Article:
Taking place in a world where ghosts and humans coexist, Next Exit is really about two self-destrictive humans looking for something to hold on to.
What if, one day, we were to find tangible evidence of an afterlife? What if the people we’ve lost were actually walking among us, invisible to the human eye but somehow visible to camera lenses, and able to interact with us? If the existence of ghosts could be proven, what would humanity do? Would we want to spend as much time as possible with our long lost friends and relatives, cherishing every second of that extra time we’ve been given, safe in the knowledge that one day we’d be able to join them as ghosts and make contact with our own progeny from the beyond? Or would we take both their and our own life for granted, knowing that death isn’t the end of it all? In the scenario conjured up by writer and director Mali Elfman (Locker Room Z) in her feature film debut, it’s even bleaker than that.
Next Exit shows us a world where a research scientist, Dr Stevensen (Karen Gillan, of Dual), stumbled upon the discovery that ghosts walk among us when a child was seen playing cards with his dead grandfather, and founded an institute to further research this phenomenon and, to use her own words, “usher [the world] into the next era of human existence.” Dr Stevensen believes that our consciousness lives beyond our physical bodies, and, at an institute called Life Beyond, she attempts to track and record “transition to another existence” by studying volunteers who choose to end their own lives prematurely to help science. Of course, Dr Stevensen’s methods have sparked debates between various communities, with some advocating for “the right to die” and others, like the Catholic church, condemning the doctor for “praying on the vulnerable” and “playing God,” but it’s even more complicated than that. In the not-so-distant future envisaged in Next Exit, the discovery of life after death has paradoxically made more and more people want to die.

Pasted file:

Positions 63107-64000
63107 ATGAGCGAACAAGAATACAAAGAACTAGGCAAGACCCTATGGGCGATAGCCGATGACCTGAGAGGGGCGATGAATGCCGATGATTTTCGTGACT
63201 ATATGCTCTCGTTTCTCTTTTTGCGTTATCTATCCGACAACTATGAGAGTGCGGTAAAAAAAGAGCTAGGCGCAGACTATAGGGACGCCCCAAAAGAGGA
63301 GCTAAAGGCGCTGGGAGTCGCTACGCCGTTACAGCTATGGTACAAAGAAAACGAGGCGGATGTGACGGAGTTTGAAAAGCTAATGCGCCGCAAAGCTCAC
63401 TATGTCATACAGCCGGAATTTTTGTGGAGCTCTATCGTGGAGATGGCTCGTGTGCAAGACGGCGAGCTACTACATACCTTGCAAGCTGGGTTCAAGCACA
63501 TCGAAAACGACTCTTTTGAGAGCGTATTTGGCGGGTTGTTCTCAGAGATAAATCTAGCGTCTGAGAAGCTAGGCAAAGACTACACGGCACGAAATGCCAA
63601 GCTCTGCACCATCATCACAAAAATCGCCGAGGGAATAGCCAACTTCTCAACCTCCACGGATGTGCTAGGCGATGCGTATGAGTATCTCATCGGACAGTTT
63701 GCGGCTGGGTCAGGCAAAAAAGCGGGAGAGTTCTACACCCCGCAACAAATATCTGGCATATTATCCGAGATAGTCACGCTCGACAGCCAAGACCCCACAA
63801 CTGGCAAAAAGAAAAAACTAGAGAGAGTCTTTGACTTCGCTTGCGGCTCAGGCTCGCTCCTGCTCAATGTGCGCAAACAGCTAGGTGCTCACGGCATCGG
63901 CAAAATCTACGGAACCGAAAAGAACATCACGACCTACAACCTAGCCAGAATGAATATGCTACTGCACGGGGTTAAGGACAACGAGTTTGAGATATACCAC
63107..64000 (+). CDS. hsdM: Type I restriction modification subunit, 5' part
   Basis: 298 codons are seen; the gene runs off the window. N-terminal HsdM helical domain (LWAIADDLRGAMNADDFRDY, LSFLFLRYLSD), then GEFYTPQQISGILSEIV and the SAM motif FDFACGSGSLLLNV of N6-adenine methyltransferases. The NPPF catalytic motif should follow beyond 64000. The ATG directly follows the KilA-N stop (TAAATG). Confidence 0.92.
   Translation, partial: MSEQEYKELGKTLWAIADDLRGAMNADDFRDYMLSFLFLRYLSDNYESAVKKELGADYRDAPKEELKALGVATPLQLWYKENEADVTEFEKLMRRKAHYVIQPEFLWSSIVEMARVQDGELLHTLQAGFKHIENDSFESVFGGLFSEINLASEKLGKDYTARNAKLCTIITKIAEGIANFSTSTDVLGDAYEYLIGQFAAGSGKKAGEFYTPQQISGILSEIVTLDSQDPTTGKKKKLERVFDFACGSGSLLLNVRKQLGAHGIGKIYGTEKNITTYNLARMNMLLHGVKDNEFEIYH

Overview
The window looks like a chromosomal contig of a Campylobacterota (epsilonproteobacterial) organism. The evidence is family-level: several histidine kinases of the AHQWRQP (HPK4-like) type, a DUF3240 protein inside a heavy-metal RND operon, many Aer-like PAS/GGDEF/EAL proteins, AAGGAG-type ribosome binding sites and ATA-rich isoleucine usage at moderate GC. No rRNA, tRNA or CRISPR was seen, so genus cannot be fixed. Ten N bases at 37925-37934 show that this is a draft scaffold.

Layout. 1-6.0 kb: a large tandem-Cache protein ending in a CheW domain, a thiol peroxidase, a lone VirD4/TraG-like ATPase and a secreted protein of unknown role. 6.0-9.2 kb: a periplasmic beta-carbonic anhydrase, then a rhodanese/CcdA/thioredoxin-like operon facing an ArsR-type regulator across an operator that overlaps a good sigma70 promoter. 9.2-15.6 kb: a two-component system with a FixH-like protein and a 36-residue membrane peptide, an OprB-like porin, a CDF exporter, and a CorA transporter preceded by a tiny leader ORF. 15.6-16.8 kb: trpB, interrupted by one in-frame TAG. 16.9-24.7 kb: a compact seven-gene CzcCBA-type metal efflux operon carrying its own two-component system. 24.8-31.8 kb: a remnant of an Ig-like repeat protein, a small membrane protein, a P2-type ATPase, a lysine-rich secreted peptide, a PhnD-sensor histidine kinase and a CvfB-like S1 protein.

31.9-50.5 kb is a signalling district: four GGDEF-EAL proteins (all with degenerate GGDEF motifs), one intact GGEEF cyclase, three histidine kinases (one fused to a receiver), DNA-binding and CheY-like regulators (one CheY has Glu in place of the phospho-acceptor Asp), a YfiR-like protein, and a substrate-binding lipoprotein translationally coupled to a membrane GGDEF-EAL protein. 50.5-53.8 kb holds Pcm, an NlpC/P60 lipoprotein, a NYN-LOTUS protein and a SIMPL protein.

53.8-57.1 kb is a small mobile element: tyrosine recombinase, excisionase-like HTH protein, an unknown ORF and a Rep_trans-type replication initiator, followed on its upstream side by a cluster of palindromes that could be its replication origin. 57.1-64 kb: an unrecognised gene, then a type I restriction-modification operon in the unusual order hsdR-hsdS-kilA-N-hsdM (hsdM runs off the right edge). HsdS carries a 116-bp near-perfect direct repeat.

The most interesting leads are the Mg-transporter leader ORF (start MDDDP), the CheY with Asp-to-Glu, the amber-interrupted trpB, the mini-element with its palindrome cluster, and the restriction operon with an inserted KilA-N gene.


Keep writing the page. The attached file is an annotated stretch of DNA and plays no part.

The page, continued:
In these past few years alone, perhaps as a result of the tough times we’ve been through, plenty of creatives have tried to imagine an after life, bringing us many shows and films that attempted to provide us with answers while, in a way, exorcising death. This was the case with The Good Place, which focuses on a morally flawed human being who suddenly dies and finds herself in a utopic version of Heaven that doesn’t quite look like what she had expected, and Upload, set in a world where people can simply upload their consciousness onto expensive but realistic Virtual Reality environments where they’ll enjoy a digital existence and get to interact with their living relatives, for better or worse. Even Apple TV+’s Severance toys with the idea of someone’s consciousness being altered, creating different living versions of our own selves. But, in all those series, death is used as a premise to explore the evils of our own society, and their protagonists strive to survive their irrevocably altered existences no matter what. Elfman‘s approach in Next Exit couldn’t be more different, as instead of having characters who suddenly die and try to come to terms with that, she presents us with two protagonists who can’t wait to put an end to their own lives.